Guest blog by LSE alumna Sobia Shaikh who now works for RBS Corporate and Institutional Banking:

I studied Economics at LSE because I had a genuine passion for the subject matter and its relevance to everyday life. I hadn’t really planned what I wanted to do once I had finished university, but towards the end of my first term at LSE, spring internship mania kicked in on campus. As I saw fellow first year students frantically applying to spring internships, I too decided to join the herd. In the end, I applied to numerous week-long internships at various different banks and received two successful offers within the financial markets division.

During the spring week internship, my perceptions of banking (mainly created by ‘The Wolf of Wall Street’), were shattered very quickly. The banking industry has changed significantly post the financial crisis and I enjoyed the idea of working through the challenges posed by increased regulation. In my penultimate year at university, I secured a summer internship at RBS and was offered a graduate role. I have been working there for the past two years and my current role is targeted at capital mitigation and reducing Risk Weighted Assets (RWA).

From applying for my first internship to finishing my graduate programme a few weeks ago, below are the top bits of advice I would have liked to have known when starting out:

Start early

To increase the chances of getting into banking, apply early. The majority of banks have spring internship programmes for first year students and not only is this a great opportunity to get an overview of banking and see whether it’s for you, it is also the easiest point of entry into the industry.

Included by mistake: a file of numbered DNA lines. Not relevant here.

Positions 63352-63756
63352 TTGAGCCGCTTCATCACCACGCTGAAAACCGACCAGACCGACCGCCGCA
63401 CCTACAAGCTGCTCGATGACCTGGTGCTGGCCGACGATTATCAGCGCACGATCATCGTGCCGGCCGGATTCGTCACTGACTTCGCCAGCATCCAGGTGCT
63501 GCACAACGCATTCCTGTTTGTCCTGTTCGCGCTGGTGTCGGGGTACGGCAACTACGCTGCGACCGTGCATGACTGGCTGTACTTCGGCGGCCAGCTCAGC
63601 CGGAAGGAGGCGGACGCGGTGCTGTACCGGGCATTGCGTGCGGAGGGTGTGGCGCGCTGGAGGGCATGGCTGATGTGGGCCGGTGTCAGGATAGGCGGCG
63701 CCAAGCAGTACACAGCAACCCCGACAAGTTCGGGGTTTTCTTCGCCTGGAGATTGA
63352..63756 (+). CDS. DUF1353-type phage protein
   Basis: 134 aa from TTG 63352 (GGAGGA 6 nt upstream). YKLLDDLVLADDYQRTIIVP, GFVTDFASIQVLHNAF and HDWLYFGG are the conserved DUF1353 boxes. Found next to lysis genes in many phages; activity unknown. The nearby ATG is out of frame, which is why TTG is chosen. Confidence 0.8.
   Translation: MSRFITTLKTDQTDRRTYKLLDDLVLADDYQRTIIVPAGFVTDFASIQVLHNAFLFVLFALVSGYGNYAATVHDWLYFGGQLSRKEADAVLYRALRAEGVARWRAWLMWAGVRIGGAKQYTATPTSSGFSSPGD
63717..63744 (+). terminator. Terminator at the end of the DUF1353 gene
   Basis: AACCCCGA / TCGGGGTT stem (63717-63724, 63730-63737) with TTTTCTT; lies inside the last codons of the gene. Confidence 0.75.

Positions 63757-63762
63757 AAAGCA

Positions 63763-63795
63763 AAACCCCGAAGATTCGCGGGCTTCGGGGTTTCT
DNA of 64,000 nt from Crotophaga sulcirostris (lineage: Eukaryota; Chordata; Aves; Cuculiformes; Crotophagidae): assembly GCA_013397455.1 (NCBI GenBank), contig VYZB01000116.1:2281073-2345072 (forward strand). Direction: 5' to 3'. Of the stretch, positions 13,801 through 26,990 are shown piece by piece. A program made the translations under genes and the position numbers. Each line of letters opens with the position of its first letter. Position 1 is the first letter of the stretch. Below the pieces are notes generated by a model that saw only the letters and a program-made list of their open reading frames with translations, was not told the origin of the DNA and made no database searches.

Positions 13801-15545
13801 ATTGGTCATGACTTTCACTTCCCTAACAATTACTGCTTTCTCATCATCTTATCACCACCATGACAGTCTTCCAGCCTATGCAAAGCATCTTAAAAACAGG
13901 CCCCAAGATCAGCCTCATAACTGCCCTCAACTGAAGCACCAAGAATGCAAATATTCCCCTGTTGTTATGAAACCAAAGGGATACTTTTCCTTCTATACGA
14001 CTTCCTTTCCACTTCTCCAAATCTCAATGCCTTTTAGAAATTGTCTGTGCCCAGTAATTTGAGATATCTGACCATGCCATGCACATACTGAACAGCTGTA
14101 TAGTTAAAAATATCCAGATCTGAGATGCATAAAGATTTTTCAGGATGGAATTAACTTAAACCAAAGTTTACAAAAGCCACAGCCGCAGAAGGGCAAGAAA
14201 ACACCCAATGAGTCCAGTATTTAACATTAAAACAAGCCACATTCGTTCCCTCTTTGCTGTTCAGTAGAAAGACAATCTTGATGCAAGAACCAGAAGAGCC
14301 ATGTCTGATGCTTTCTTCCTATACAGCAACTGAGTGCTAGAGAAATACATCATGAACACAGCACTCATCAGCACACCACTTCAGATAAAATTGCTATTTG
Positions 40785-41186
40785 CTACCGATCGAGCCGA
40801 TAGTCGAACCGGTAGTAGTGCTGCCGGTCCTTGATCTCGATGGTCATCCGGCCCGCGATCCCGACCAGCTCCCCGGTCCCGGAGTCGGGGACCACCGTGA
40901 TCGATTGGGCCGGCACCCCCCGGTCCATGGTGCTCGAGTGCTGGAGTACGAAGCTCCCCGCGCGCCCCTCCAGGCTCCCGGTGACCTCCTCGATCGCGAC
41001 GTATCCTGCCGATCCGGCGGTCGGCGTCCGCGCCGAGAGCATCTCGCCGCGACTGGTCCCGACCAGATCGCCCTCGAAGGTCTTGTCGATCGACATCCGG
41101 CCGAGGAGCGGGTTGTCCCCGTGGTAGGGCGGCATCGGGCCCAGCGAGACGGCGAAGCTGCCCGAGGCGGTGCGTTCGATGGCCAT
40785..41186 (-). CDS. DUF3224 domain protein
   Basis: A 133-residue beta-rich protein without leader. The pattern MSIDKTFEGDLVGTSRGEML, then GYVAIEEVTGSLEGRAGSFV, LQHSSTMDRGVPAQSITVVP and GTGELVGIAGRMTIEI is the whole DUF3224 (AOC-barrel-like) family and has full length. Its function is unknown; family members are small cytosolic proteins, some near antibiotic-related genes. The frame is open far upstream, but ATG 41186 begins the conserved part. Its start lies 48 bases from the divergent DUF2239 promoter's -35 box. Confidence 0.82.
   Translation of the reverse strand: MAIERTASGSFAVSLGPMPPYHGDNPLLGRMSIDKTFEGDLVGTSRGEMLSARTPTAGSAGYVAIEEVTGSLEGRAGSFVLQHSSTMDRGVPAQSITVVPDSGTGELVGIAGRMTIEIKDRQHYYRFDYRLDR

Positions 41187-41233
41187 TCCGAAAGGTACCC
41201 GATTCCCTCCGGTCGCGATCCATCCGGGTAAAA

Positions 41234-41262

Your degree subject is irrelevant

A common misconception is that you need to do an economics degree to get into banking but this could not be further from the truth. Increasingly, banks are actively looking for graduates with foreign language skills and graduates from different degree backgrounds. As long as you are intelligent and show a passion for the job, your degree subject will not hinder your chances.

Network, network, network

It’s not what you know, it’s who you know. Well, not exactly, but it certainly helps open doors. Making sure you speak to as many professionals as you can and leaving a good first impression is essential. Be friendly, introduce yourself and let your enthusiasm to learn shine through. Perhaps even send a few follow up emails to those you connected with – you never know when these connections may prove useful.

Be proactive

It is impressive when a junior does a given task well and on time but what is even more impressive is anticipating the needs of your seniors and delivering on that without being asked. Think of how tasks can be done more efficiently and how processes can be streamlined to become a valuable asset to the team.

Be open to change

The banking industry is evolving constantly and the role you are hired to perform early on will not define the rest of your career. Make sure you are constantly learning, being challenged and always be open to new opportunities that come your way. Remember: flexibility is made possible by developing a strong set of skills that are applicable in a variety of roles.